For more than a century, we’ve used a process called “design of experiments” or “experimental design” to determine the factors that contribute to performance of a process or design. Experimental design varies certain features in a design, the predictor variables, to gauge their impact on one or more response variables—for example, how the length and width of a plane’s wings affect fuel usage. However, because there may be several predictor variables (length, width, etc.), and each of those may have many potential settings (12 meters, 13 meters, etc.), running a design of experiments can be complex and costly.

However, two factors have changed this paradigm in recent years. The first is that advances in simulation allow digital engineering models to be assessed without building physical components. The second, more recent, factor is that computers can be used to rapidly generate and assess models, allowing a design of experiments to consider far more predictor variables and factors than previously possible. For the Army, we can apply this process to things like developing hardware chassis that optimize heat dispersion, or a program that identifies command post configurations that reduce concentration of the radio frequency signature.

Generative design can be used for more than hardware—for example, course of action development, which Maj. Patrick Beaudry, a science and technology analyst for the Mission Command Battle Lab, notes that his organization is looking into. The design can move beyond the planning phase and into problem solving during operations, which allows autonomous action in pursuit of a delegated objective.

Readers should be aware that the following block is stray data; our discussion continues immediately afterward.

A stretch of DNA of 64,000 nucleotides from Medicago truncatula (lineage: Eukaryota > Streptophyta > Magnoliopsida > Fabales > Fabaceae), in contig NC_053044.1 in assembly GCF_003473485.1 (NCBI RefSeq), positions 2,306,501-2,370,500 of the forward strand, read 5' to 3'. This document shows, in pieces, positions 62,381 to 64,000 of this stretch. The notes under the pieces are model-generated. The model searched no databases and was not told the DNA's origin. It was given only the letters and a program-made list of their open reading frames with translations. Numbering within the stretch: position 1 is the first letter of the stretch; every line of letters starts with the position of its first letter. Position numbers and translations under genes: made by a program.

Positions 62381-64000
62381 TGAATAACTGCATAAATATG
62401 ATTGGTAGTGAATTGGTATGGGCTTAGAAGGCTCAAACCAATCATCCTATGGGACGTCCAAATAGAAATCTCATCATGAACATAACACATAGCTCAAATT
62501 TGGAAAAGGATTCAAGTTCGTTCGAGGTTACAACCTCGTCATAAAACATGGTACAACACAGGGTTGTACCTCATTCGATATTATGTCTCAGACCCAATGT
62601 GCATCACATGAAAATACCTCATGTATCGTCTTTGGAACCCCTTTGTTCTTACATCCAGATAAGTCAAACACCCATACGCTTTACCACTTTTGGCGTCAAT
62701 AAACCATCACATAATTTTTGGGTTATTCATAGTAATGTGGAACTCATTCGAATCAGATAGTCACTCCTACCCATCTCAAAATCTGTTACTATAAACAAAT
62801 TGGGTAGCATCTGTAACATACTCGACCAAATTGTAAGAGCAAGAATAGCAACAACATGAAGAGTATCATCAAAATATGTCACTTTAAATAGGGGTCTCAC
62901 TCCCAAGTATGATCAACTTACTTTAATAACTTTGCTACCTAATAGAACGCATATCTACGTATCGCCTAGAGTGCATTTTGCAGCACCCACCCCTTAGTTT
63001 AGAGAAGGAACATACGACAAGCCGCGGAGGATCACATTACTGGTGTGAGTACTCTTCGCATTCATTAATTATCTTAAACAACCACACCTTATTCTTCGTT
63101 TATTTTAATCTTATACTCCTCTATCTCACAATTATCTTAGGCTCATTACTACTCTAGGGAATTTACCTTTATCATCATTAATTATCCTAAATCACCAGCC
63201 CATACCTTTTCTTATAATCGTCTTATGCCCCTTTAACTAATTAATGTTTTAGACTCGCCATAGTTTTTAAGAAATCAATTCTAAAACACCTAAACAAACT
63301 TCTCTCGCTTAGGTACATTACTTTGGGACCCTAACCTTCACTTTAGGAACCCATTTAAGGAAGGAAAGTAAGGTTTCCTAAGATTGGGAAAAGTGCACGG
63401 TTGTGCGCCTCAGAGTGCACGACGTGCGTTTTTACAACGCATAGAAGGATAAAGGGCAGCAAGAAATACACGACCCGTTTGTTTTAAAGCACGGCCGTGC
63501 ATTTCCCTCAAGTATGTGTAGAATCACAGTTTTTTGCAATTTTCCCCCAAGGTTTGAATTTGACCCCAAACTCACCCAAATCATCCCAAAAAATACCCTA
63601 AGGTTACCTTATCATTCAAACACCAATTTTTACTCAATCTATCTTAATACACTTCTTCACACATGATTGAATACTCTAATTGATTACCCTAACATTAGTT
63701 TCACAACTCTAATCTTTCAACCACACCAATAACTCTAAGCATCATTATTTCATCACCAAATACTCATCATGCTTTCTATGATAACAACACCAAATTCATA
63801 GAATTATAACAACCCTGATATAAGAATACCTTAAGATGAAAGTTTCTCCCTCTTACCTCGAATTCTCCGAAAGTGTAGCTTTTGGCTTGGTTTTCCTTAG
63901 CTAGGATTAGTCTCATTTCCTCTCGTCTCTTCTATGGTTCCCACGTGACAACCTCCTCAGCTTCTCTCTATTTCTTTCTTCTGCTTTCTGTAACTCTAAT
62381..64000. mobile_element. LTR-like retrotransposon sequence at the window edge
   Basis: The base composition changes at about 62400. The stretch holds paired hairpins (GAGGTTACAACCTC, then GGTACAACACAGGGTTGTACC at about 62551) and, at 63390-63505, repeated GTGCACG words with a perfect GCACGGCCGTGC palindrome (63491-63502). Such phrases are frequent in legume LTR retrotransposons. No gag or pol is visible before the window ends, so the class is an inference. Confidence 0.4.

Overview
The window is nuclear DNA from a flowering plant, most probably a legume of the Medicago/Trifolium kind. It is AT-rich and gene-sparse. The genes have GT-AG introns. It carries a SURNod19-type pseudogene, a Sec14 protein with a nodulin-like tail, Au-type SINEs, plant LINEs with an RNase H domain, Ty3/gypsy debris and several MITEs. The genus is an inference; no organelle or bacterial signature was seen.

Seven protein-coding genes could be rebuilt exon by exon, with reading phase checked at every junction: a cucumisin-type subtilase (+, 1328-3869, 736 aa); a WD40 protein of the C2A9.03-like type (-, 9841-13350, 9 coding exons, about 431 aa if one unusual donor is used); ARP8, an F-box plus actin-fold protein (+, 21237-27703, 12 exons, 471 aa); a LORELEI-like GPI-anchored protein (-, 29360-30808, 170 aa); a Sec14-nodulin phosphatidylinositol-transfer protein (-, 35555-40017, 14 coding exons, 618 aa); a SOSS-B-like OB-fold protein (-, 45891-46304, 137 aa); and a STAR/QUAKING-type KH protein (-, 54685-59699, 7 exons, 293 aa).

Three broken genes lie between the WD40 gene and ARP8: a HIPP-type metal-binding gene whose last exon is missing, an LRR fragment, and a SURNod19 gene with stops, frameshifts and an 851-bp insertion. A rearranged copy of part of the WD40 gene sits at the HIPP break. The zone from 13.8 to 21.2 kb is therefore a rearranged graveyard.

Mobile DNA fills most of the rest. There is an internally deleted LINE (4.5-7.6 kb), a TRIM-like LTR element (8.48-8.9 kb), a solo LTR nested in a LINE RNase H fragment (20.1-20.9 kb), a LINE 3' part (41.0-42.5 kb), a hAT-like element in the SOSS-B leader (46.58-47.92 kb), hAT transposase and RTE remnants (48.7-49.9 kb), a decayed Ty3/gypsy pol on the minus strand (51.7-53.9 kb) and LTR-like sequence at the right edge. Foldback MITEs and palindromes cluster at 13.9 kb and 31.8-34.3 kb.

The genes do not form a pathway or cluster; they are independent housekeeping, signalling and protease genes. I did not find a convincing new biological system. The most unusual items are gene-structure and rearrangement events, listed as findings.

ADDITIONAL TRAINING: Generative pre-trained models are surprisingly accurate, but Army operations may need post-training of the models for more accurate responses.

ADDITIONAL TRAINING: Generative pre-trained models are surprisingly accurate, but Army operations may need post-training of the models for more accurate responses. (Images generated by DALL-E 2)


While applications like DALL-E 2 and Stable Diffusion have popularized AI‑generated images on social media, OpenAI’s generative pre‑trained models, based on massive amounts of text from public documents and the internet, have both impressed and horrified users with their capability.

Much of the focus for generative AI has been focused on the negative impacts—the end of the student essay, the loss of jobs for professional illustrators—but there are also positive impacts.

Generative AI can be used to develop document outlines (see box), draft sections of documents (such as a concept of operations) or correspondence, write abstracts or summarize documents, and even write code, reducing the amount of time and effort involved. While the AI works best on requests where the output has a defined form, the more data provided in the request, the more specific the result. The output is generally not to the point where it can be deployed unsupervised, but the models can provide a useful first draft for a human to review and revise.

Prompt: Outline a project plan for a capability that detects cyber anomalies

ChatGPT: Sure! Here is an outline for a project plan to develop a capability to detect cyber anomalies:

  1. Define the scope and objectives of the project: The first step is to clearly define the scope and objectives of the project. This may include identifying the types of cyber anomalies that the capability should be able to detect, the systems and networks it should cover, and the desired outcomes of the project (e.g., increased security, improved incident response times).
  2. Conduct a needs assessment: The next step is to conduct a needs assessment to determine the current state of the organization’s cybersecurity posture and identify any gaps or weaknesses that the anomaly detection capability could address. This may involve reviewing existing security controls, conducting risk assessments, and gathering input from stakeholders.